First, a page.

Author Disclosure: James W. Anderson serves on the Scientific Nutrition Research Panel and as a consultant for the California Raisin Marketing Board; Ashley R. Waters is an Independent Nutrition Consultant for the California Raisin Marketing Board.
Raisin Consumption by Humans: Effects on Glycemia and Insulinemia and Cardiovascular Risk Factors
Article first published online: 21 JUN 2013
© 2013 Institute of Food Technologists®
Journal of Food Science
Volume 78, Issue s1, pages A11–A17, June 2013
How to Cite
Anderson, J. W. and Waters, A. R. (2013), Raisin Consumption by Humans: Effects on Glycemia and Insulinemia and Cardiovascular Risk Factors. Journal of Food Science, 78: A11–A17. doi: 10.1111/1750-3841.12071
- Issue published online: 21 JUN 2013
- Article first published online: 21 JUN 2013
- Manuscript Accepted: 9 DEC 2013
- Manuscript Received: 1 SEP 2012
- dietary fiber;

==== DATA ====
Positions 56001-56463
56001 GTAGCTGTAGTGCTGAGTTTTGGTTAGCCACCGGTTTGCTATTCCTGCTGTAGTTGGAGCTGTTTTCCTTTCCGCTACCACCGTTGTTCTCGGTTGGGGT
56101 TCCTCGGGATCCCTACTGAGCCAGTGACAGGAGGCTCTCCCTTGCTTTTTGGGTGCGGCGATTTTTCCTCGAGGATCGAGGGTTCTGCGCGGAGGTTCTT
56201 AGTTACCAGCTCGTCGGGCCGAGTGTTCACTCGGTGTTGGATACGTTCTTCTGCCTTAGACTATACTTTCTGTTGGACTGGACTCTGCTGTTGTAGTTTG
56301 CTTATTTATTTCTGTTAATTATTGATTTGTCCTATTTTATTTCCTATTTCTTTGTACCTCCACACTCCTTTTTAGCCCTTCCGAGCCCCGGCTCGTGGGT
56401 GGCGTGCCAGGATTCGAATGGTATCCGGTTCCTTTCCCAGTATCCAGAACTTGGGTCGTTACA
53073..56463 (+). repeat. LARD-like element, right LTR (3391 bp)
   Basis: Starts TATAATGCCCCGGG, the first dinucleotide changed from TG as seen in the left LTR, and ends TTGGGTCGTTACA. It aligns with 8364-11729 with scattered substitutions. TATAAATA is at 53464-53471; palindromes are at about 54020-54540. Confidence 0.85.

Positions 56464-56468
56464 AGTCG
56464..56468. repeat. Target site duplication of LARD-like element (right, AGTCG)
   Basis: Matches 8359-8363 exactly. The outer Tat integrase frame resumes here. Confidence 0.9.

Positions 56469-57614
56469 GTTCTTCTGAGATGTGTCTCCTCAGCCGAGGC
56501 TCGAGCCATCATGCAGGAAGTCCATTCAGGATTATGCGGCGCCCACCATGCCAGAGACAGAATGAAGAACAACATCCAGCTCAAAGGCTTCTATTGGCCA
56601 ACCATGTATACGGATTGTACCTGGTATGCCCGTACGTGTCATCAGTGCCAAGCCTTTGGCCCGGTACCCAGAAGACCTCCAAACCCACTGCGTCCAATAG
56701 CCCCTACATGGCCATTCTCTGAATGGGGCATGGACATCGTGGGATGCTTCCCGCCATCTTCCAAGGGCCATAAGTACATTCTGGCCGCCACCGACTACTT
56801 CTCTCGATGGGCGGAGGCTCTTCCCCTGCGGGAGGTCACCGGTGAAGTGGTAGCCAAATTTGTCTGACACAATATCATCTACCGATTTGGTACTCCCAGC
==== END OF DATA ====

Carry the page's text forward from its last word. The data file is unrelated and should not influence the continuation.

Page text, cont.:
Raisins are widely recommended as good foods and preferred snacks because of their nutrient content. They are rich in dietary fiber, potassium, and many health-promoting phytonutrients and antioxidants. Raisins have a high dietary fiber score. Laboratory studies document that raisins rank in the upper quartile of foods for antioxidant content. Clinical research related to the potential health benefits of raisins has intensified over the past 10 y. Much of this research has focused on blood glucose and insulin responses to raisins compared to other foods or snacks. Meal studies indicate that raisins have a low to moderate glycemic index and a low insulinemic index. Longer term studies suggest that customary intake of raisins is associated with lower postprandial blood glucose values than with equicaloric control foods. Cross-sectional studies suggest that higher levels of dried fruit consumption are associated with lower systolic and diastolic blood pressure than seen with minimal dried fruit use. One clinical study documents that raisin intake over 12 wk is accompanied by a significant reduction in blood pressure. Preliminary results indicate that raisins are associated with increased satiety and decreased food consumption over an 8-h period, but the potential benefits of raisins for weight loss have not been assessed. Raisin intake is accompanied by reductions in serum low-density lipoprotein cholesterol, triglycerides, and oxidized low-density cholesterol values. Thus, raisins have the potential to significantly reduce the risk for developing diabetes or cardiovascular disease.